Assistant Secretary-General for Humanitarian Affairs and Deputy Emergency Relief Coordinator, Ursula Mueller - Statement to the Security Council on the Humanitarian Situation in Ukraine, New York, 12 February 2019
Thank you for the opportunity to brief the Security Council on the humanitarian situation in eastern Ukraine.
Civilians continue to pay the highest price. More than 3,300 civilians have been killed, and up to 9,000 injured since the conflict began in 2014. 1.5 million people have been internally displaced.
The humanitarian consequences are severe. In 2019, 3.5 million people will need humanitarian assistance and protection services—many of whom are elderly, women and children. For most of them, the impact of the conflict has deepened. They have lost their livelihoods, and their limited resources have been exhausted by now. They rely on humanitarian assistance to meet their most basic needs.
Critical civilian infrastructure continues to be damaged or disrupted, compounding people’s struggle. In 2018 alone, 89 incidents affected water and sanitation facilities and in the last 12 months, 12 water workers were injured due to hostilities and landmine explosions. They were simply trying to do their work, ensuring that water continues to flow to millions of people on both sides of the “contact line”.
The parties to the conflict must take all feasible precautions to avoid, and in any event minimize, civilian harm. International humanitarian law must be upheld to protect civilians and critical civilian infrastructure, at all times, everywhere and by all parties.
In the Security Council last October, I welcomed the efforts of the Government of Ukraine to improve crossing conditions at the checkpoints. While there has been progress, I appeal, once again, for more to be done on both sides. In the entire Luhansk Oblast, civilians can cross the “contact line” through only one checkpoint, the pedestrian bridge of Stanytsia Luhanska. This is simply not enough. With freezing temperatures during Ukraine’s winter, it is critical that essential services at crossing points are improved as people continue to wait several hours to cross the “contact line”. Already this year, 10 people have died at the checkpoints, most of them elderly. Elderly people account for more than half of the crossings and face long-standing barriers to access their pensions.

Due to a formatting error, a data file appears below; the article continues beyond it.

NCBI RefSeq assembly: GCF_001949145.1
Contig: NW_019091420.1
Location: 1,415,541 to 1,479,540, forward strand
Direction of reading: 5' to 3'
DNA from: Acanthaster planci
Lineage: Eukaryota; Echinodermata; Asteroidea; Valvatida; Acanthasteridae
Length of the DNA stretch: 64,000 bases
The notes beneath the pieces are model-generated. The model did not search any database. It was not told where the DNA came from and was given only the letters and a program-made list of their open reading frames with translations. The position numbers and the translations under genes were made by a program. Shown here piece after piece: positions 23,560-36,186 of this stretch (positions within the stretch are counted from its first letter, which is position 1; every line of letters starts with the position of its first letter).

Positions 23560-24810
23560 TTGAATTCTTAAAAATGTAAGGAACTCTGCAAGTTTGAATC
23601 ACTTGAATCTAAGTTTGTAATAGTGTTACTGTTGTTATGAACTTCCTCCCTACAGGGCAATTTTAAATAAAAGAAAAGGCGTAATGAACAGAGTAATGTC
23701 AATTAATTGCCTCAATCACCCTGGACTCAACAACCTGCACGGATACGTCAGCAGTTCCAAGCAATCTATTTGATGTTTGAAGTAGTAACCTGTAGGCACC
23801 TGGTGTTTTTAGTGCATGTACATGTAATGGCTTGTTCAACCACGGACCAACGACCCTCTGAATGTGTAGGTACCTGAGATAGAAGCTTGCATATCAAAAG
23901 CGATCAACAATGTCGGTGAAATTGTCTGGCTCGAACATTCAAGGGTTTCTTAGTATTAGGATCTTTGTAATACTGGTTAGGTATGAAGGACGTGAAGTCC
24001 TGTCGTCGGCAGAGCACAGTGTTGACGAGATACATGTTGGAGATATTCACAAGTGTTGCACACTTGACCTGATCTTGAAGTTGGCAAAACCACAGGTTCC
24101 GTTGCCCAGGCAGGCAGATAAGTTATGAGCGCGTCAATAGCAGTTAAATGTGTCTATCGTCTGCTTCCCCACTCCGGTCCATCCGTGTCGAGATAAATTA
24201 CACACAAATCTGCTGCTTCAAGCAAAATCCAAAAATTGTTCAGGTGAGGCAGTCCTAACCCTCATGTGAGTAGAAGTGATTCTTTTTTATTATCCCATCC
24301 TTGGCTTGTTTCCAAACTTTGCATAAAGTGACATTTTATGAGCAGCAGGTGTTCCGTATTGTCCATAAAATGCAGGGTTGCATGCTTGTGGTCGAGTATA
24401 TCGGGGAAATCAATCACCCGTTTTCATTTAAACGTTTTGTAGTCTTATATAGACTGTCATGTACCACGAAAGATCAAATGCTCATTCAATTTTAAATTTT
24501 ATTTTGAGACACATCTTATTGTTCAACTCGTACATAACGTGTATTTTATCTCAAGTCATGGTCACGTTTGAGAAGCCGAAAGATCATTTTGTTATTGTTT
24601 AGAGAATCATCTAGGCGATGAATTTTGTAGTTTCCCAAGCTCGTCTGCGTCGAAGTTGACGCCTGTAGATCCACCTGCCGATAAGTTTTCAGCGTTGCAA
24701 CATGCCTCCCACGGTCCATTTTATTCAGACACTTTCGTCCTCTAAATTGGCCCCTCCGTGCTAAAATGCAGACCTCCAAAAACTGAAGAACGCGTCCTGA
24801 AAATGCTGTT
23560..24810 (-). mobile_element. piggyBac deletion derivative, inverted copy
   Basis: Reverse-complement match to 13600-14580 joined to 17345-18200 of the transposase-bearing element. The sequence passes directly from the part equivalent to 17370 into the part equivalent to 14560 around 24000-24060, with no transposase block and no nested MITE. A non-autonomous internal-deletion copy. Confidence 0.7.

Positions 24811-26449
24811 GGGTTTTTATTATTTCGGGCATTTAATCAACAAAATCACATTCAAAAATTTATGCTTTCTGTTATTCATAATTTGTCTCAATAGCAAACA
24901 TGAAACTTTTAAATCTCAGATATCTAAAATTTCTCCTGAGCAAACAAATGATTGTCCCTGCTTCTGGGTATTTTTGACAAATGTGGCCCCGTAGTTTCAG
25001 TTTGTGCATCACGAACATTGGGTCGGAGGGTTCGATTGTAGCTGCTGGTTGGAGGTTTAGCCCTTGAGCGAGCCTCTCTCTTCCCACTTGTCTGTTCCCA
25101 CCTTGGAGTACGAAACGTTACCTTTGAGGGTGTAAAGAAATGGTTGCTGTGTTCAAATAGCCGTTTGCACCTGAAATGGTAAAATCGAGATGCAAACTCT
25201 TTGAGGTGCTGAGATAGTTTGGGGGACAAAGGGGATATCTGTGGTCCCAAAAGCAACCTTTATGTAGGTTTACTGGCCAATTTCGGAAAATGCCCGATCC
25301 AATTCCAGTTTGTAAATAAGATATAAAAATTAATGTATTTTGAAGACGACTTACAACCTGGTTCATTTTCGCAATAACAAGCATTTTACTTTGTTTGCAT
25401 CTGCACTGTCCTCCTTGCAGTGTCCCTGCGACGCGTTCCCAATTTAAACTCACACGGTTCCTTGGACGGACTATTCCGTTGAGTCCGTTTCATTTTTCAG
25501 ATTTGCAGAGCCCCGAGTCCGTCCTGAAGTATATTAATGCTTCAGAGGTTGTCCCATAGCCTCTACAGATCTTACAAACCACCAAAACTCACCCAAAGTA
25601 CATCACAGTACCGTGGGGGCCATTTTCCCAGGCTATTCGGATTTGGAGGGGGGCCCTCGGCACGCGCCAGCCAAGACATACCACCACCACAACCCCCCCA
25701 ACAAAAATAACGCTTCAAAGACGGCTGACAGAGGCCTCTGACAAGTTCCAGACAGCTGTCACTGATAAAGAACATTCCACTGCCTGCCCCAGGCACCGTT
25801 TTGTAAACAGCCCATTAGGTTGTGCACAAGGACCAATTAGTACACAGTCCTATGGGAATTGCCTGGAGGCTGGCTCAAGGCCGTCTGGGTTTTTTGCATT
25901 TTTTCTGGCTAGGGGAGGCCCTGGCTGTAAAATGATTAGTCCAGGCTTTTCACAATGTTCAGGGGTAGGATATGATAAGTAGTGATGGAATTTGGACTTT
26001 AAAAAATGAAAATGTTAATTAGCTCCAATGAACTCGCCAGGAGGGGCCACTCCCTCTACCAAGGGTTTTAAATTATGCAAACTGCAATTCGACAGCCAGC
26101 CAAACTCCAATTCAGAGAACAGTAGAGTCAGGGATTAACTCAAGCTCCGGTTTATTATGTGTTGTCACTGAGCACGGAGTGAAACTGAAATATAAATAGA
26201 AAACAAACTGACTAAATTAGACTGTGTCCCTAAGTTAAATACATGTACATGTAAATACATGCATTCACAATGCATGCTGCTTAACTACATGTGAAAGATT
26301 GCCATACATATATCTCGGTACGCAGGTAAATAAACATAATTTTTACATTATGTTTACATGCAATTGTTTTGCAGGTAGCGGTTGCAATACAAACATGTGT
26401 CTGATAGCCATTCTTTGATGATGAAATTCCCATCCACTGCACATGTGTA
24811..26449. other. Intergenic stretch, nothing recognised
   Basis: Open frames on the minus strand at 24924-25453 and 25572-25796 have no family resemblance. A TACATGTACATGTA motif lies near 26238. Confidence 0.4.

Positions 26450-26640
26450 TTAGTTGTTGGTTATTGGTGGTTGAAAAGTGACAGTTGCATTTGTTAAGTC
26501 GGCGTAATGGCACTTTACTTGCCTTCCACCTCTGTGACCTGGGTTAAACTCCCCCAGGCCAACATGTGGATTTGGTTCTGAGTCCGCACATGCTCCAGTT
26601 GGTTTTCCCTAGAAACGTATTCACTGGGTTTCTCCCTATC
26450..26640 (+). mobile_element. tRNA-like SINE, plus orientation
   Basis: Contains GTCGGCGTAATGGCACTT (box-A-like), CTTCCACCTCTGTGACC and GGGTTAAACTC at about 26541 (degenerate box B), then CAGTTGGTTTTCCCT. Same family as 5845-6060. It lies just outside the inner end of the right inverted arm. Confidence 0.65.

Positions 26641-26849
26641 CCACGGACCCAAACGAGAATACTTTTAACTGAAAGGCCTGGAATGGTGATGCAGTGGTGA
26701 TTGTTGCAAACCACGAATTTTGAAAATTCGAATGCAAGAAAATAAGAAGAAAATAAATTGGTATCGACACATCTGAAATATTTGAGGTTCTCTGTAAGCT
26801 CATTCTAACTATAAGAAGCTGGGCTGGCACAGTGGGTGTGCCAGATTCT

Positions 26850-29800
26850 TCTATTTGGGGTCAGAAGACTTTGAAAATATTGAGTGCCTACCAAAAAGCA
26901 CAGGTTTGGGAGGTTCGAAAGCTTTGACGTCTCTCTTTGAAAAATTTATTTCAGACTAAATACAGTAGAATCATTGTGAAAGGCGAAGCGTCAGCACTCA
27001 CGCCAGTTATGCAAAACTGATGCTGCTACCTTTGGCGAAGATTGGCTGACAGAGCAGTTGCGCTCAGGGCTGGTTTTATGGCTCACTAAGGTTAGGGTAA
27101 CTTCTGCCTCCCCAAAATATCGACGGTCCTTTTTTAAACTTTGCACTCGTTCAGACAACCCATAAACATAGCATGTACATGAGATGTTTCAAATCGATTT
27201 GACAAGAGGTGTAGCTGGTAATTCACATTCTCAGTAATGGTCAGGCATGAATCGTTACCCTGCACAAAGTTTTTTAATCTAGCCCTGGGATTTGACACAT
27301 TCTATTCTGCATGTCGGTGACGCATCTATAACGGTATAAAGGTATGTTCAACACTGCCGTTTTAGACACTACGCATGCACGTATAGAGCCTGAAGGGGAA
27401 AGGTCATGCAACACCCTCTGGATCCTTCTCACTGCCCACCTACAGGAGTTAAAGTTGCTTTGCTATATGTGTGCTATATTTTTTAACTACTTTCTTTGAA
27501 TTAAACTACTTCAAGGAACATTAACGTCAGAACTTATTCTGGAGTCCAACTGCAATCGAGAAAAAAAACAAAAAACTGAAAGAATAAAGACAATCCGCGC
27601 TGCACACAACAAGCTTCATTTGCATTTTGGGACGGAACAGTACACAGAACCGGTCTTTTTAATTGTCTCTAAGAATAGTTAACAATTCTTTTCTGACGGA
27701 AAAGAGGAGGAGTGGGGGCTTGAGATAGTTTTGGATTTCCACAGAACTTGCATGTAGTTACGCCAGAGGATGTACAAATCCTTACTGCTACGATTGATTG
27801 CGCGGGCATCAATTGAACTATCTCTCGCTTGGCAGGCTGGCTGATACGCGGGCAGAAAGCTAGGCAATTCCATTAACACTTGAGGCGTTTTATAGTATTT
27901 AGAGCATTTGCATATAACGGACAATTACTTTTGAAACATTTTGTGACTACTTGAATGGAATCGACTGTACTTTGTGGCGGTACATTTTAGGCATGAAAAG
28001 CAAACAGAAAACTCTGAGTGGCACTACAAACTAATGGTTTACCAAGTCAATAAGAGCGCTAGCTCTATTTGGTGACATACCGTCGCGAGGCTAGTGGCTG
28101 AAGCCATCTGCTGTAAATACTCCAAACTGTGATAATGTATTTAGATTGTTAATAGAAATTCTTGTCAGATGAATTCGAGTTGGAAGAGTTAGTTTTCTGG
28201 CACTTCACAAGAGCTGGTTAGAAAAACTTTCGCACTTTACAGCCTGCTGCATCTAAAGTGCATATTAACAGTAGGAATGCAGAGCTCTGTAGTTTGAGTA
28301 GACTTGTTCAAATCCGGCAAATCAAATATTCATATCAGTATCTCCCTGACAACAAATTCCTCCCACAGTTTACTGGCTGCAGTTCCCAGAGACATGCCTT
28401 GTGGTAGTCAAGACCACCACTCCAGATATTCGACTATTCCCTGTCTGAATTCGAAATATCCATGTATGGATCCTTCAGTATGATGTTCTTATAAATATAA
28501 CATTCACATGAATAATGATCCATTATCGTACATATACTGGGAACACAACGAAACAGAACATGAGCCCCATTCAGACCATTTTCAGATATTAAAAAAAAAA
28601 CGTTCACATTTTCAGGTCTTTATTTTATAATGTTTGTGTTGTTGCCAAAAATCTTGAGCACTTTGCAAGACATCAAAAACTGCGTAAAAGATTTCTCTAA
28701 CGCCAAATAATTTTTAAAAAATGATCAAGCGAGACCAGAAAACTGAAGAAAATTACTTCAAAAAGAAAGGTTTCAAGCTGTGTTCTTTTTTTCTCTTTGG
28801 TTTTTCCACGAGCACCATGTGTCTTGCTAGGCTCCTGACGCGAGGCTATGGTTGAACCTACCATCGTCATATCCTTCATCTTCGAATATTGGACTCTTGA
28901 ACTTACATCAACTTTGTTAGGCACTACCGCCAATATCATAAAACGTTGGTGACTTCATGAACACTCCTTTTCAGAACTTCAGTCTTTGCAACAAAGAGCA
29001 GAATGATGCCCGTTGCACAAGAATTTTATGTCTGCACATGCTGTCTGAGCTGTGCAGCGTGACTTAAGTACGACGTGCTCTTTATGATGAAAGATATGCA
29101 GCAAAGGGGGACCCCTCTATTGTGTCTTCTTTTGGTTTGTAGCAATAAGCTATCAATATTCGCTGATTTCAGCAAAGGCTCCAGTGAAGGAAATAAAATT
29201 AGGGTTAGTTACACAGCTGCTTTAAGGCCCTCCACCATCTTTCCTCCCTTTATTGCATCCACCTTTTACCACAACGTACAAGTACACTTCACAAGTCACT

I also called on the Government of Ukraine to adopt a national mine-action framework. Today, I am pleased to report that a mine-action law was recently adopted. Now, this needs to pave the way to urgently scale up mine-action efforts. In 2018, landmine and explosive hazard explosions caused some 43 per cent of all civilian casualties. I implore all parties to immediately cease using landmines.
While humanitarians today have slightly more access to civilians in need than a year ago, particularly in areas beyond government control, humanitarian access is often unpredictable. As you recall, on 6 June 2018, this Council (S/PRST/2018/12) welcomed the work of UN agencies in order to address the tragic humanitarian situation in eastern Ukraine and emphasized the need to scale up efforts to alleviate suffering of civilians affected by the conflict. Unimpeded and sustained access for humanitarian organizations is key to achieving that.
But despite access challenges, a complex operating environment and limited funding, humanitarians are making a real difference by providing aid on both sides of the “contact line”. They continue to be guided by the universally recognized principles of humanity, impartiality, neutrality and independence. In 2018 alone, humanitarians reached some 1.3 million of the most vulnerable civilians with critical assistance.
We are establishing an innovative funding mechanism to support the 2019 Humanitarian Response Plan (HRP) efforts—the Ukraine Humanitarian Pooled Fund—to address acute needs that are least funded. I welcome the contributions made by donors to this Fund. I urge others to join. Last month, the Emergency Relief Coordinator approved a $6 million USD allocation from the Central Emergency Response Fund, as part of an envelope for underfunded crises.
Over 60 per cent of last year’s Humanitarian Response Plan was not funded. As a consequence, some civilians who desperately needed assistance were unable to receive food, water and sanitation, healthcare and medicines, as well as protection services.
This year, we require US$162 million USD to provide aid to 2.3 million people, through the 2019 Humanitarian Response Plan. The Plan focuses on protection of affected people, and on restoring their access to livelihoods, essential services and critical structures. While humanitarian assistance continues to be critical as a result of conflict, we aim to meet people’s needs through more sustainable efforts, linking with recovery and development action, where possible.
Civilians along the “contact line” have suffered the physical and emotional consequences of repeated, often intense, hostilities. Shelling, sniper-fire and landmines have become a daily reality for millions. Let’s remember that behind the figures mentioned are families—men, women and children—who have suffered every day for over five years. Many are struggling to access schools, hospitals and other essential services. Many have lost their jobs, homes, family members and friends.
We can, and we must do better for these people.
To the resilient people of Ukraine, I wish to say that we have not forgotten you. We will continue to do everything we can to alleviate your suffering, and to call for lasting peace.